Editorial

Soccerphile Editorial - July 2014

Germany's strength in unity

While it would be simplistic, not to mention a sleight on the contributions of Javier Mascherano and Sergio Romero among others during their advancement to the final, to judge Argentina as a side overwhelmingly reliant on talisman Lionel Messi, there was a sense of the individual succumbing to the team during Germany's 1-0 win on Sunday.

Messi was not truly close to his best in the final, nor was he throughout the knockout stages compared with his dazzling and determined displays to get Argentina out of the group phase in the first place.

That his award of player of the tournament in the aftermath of the final even surprised such luminaries as Fifa boss Sepp Blatter and Diego Maradona tells its own story, as does the sheepishness of Messi collecting the trophy before proclaiming that its granting meant little as he watched the Germans celebrate the ultimate glory.

Whether Messi's inclusion in the victorious Germany team would improve Joachim Loew's side is an interesting but ultimately fruitless conversation starter after the event.

As the German captain Philipp Lahm said after collecting the trophy in the Estadio Maracana, "Whether we have the best individual players or whatever does not matter: you have to have the best team."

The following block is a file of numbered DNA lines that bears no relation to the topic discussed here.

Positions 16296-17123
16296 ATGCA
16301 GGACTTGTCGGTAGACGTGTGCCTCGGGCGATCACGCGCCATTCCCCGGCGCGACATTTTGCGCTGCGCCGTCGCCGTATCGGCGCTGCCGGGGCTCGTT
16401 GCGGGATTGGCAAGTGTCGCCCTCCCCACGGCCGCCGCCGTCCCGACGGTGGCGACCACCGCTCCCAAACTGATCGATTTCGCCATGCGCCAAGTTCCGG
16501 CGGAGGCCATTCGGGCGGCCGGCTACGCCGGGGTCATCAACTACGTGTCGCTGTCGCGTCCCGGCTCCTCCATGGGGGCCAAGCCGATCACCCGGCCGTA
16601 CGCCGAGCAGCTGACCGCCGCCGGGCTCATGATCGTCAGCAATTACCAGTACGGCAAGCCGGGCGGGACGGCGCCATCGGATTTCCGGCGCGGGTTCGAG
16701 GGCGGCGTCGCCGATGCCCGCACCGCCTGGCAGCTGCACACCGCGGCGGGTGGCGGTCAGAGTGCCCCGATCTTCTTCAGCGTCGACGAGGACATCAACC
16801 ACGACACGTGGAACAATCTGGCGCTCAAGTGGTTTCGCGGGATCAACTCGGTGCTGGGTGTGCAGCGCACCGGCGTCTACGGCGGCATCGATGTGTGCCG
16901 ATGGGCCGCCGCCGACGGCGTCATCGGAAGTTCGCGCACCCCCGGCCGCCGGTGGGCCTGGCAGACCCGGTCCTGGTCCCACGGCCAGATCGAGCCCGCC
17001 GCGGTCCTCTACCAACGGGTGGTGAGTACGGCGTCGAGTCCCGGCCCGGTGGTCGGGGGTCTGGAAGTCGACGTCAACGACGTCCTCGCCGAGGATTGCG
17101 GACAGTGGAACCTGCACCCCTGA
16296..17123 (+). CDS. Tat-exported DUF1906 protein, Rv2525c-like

A better point of debate might be the degree to which the abilities of some of the individuals in this mighty German machine have been overlooked because of the constant focus on the collective.

After demonstrating such an extraordinary depth of power combined with sublimity throughout the tournament in Brazil, one wonders how, for example, so few Germans were voted into Fifa's World XI for 2013.

A look back at the best eleven in the world just six months ago reveals that only Lahm and goalkeeper Manuel Neuer were included in that side.

The voters could make no space it seems for any of the German midfielders that have come to epitomise that special combination of poise and power.

No Thomas Muller?

No Toni Kroos?

No Sami Khedira?

No Bastian Schweinsteiger?

No Mesut Ozil?

Bastian Schweinsteiger, Bayern Munich.
Bastian Schweinsteiger

While it's true that the likes of Muller, Ozil and Schweinsteiger were among the Germany players that received votes in last year's Ballon D'or, their garnering of praise was somewhat eclipsed by Spain's Andres Iniesta and Xavi.

That won't be the case in this year's voting one would think.

Like Spain before them, Germany have been tipped by many to dominate international football for the next decade, and when you consider the players that didn't make it to the finals through injury (Ilkay Gundogan, Marco Reus) the strength in depth is frightening.

And then there's Mario Gotze, schooled from the age of eight in Borussia Dortmund's academy under the tutelage of Lars Ricken.

Gotze's volley deep into extra time was the most fitting way in which to win a World Cup and a World Cup final characterised by fairness in tandem with competitiveness, in marked contrast to the deciding matches in 1990, 2006 and 2010.

Its beauty led Loew to acclaim Gotze the "boy wonder", with the German manager also revealing that he sent on the second-half substitute with the message for him to show the audience that he was every bit as good as Messi.

And while he might not be quite there yet, the inevitable passing of the baton might just have been triggered when Gotze's exquisite volley found its target.

After this World Cup finals, the 2014 Ballon D'or should not be the two-horse race of recent times.


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